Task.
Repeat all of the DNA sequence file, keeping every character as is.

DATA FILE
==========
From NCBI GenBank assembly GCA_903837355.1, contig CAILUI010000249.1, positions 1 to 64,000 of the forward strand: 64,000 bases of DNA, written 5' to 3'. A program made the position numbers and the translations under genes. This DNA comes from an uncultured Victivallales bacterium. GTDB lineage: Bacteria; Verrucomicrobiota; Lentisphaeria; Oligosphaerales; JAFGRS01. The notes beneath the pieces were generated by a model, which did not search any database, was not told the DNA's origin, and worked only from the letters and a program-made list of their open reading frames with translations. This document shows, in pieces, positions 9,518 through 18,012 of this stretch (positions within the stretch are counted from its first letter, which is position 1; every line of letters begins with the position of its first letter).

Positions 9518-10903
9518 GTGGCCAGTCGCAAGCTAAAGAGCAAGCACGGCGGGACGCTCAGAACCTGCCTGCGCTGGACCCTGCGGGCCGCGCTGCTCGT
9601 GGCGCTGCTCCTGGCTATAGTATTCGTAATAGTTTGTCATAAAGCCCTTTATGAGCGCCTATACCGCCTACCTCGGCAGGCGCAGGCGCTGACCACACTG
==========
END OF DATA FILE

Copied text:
From NCBI GenBank assembly GCA_903837355.1, contig CAILUI010000249.1, positions 1 to 64,000 of the forward strand: 64,000 bases of DNA, written 5' to 3'. A program made the position numbers and the translations under genes. This DNA comes from an uncultured Victivallales bacterium. GTDB lineage: Bacteria; Verrucomicrobiota; Lentisphaeria; Oligosphaerales; JAFGRS01. The notes beneath the pieces were generated by a model, which did not search any database, was not told the DNA's origin, and worked only from the letters and a program-made list of their open reading frames with translations. This document shows, in pieces, positions 9,518 through 18,012 of this stretch (positions within the stretch are counted from its first letter, which is position 1; every line of letters begins with the position of its first letter).

Positions 9518-10903
9518 GTGGCCAGTCGCAAGCTAAAGAGCAAGCACGGCGGGACGCTCAGAACCTGCCTGCGCTGGACCCTGCGGGCCGCGCTGCTCGT
9601 GGCGCTGCTCCTGGCTATAGTATTCGTAATAGTTTGTCATAAAGCCCTTTATGAGCGCCTATACCGCCTACCTCGGCAGGCGCAGGCGCTGACCACACTG